Workshop deliberates on gender policies, laws in Ghana

General News of Monday, 13 March 2017



Workshop Discusses 11Participants in a discussion during the seminar.

The Women in Law and Development in Africa (WILDAF) Ghana, a women empowerment organisation, in collaboration with IBIS, an organisation committed to educational development, has organised a workshop to deliberate on the gender policies and laws being operated in the country, 60 years after independence.

The workshop brought together stakeholders of gender, children and social protection to ensure the implementation of policies and programmes to promote gender equality through mainstreaming gender considerations, and promoting the welfare and protection of children.

n a presentation, the Programme Manager of WILDAF, in charge of Governance, Mr Frank Bodza, said laws such as provisions under Article 27 of the 1992 Constitution, which relate to equality and freedom from discrimination, had already been amended to ensure gender balance as provided in Article 27 of the Constitution that had not been achieved.

He, therefore, called for the passage of the Affirmative Action Bill into law to urge the government to ensure equitable gender representation at all levels, be it public service, ministerial positions, independent constitutional bodies, boards of state institutions, security services and political parties.

Sexual harassment

Mr Bodza said there should be an expanded definition of sexual harassment in the Labour Act to include situations of hostile work environment and harassment, adding that women should feel safe at the workplace without any hindrance.

According to him, sexual harassment in a hostile environment occurred when an employee was subjected to unwelcome advances, sexual innuendos of offensive gender-based language that was severe or pervasive.

To address stereotypes about women, Mr Bodza said, it was proper for the Ministry of Gender, Children and Social Protection (MGCSP) to collaborate with civil society groups to sensitise the public to promote and protect women and girls’ rights.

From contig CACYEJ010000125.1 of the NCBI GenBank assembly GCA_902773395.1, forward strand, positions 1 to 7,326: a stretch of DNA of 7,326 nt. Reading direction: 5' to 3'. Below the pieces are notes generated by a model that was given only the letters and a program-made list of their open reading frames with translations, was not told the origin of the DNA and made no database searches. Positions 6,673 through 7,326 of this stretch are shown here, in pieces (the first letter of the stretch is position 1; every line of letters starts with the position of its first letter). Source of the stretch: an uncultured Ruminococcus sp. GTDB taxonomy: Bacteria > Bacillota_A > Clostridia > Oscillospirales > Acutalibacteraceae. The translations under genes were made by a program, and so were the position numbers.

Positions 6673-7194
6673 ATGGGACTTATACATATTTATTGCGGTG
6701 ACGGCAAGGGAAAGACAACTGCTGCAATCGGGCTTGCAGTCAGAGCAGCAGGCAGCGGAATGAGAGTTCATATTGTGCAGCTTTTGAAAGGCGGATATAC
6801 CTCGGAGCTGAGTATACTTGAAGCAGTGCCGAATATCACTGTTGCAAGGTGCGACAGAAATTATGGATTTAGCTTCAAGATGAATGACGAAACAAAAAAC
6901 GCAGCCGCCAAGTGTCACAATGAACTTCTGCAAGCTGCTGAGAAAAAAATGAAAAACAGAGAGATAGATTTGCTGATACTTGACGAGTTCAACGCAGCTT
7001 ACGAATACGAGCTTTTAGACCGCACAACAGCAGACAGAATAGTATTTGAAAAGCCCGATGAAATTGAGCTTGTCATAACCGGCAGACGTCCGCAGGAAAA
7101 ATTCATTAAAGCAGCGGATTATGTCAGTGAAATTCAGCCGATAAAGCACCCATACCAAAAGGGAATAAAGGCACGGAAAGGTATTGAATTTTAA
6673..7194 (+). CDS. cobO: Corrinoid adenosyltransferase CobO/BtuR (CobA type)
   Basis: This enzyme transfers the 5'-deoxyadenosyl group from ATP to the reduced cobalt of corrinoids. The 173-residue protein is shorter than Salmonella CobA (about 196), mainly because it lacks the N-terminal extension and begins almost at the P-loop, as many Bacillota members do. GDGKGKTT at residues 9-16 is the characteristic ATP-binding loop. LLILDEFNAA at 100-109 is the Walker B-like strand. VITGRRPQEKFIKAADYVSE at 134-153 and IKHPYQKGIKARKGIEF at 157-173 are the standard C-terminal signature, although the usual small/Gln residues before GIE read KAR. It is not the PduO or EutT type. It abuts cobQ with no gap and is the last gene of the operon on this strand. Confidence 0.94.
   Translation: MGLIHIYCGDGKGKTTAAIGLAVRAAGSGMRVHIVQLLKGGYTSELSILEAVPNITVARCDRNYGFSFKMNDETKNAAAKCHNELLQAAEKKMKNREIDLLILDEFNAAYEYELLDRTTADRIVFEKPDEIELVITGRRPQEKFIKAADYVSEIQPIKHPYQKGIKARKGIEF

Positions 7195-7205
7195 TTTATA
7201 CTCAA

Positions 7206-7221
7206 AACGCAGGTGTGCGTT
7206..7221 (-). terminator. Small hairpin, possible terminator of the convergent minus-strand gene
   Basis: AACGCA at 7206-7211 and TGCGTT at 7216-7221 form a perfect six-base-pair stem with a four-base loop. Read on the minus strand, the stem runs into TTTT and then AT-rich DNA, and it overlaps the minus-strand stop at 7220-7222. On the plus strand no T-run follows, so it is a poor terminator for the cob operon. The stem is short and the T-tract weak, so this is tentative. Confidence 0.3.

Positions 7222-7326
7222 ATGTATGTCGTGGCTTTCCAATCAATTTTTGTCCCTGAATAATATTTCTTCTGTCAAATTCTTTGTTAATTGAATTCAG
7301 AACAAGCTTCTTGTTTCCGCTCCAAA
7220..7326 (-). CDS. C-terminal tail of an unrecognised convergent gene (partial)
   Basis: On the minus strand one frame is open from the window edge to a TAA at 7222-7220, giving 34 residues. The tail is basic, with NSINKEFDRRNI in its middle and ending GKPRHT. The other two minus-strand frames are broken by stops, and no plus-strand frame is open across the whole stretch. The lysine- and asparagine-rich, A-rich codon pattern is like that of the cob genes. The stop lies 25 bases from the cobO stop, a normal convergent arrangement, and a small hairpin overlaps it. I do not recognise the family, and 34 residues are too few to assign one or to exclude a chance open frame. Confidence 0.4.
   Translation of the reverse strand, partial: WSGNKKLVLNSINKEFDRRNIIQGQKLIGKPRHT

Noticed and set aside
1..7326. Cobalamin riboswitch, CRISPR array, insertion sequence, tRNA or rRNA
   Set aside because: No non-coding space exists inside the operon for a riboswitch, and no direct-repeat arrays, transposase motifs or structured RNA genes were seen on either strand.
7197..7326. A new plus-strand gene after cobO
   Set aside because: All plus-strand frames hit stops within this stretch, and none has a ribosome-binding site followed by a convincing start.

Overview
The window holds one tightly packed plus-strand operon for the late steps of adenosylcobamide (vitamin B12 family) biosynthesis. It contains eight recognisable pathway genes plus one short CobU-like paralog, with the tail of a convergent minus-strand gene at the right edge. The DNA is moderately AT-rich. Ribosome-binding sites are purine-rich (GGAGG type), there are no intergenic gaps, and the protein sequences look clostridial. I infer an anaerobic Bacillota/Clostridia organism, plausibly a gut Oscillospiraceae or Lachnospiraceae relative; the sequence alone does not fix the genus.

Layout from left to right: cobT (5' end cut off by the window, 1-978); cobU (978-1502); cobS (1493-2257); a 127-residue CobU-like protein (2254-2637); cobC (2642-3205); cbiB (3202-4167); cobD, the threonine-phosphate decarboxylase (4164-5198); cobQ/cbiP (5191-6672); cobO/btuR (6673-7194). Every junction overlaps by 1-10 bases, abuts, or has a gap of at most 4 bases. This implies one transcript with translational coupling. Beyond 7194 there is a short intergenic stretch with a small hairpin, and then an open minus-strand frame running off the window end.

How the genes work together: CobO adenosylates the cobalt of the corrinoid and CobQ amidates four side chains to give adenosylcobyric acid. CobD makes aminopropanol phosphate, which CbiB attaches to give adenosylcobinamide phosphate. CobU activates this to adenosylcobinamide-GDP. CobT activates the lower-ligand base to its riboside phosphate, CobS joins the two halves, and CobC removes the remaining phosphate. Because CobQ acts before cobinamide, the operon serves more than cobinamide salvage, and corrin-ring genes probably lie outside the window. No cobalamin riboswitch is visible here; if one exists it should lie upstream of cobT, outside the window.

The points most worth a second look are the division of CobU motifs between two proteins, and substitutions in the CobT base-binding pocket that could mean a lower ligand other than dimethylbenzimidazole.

He urged the government to make registration of Islamic marriage under the ordinance operational by putting in place tools such as certificates, indicating that, “In 2013, the Registrar General’s Department began a process of developing some tools to aid registration of Islamic marriage, but this process was discontinued”.


He also called on civil society organisations (CSOs) and non-governmental organisations (NGOs) to monitor the implementation of gender policies by holding the government accountable to the commitment to ensure 30 per cent women representation.

Mr Bodza, therefore, suggested that advocates should use research on customary practices carried out by universities as a basis for advocacy of abolishing the customary practices that resulted in gender-based violence, noting that contradictions between customary law and statutory law had to be resolved in order not to reinforce women’s subordinate roles in personal matters that human rights standards sought to address.

“Codification of customary laws has been proposed and has commenced under a project by GIZ but questions remained on which aspects of customary law has to be codified”, he added.

For his part, the Chief of Akyem Awisa of the Kotoko Traditional Area in the Eastern Region, Nana Senyewuo II, urged the government to disseminate more information on the gender policies and laws, particularly in rural communities, to ensure legal literacy.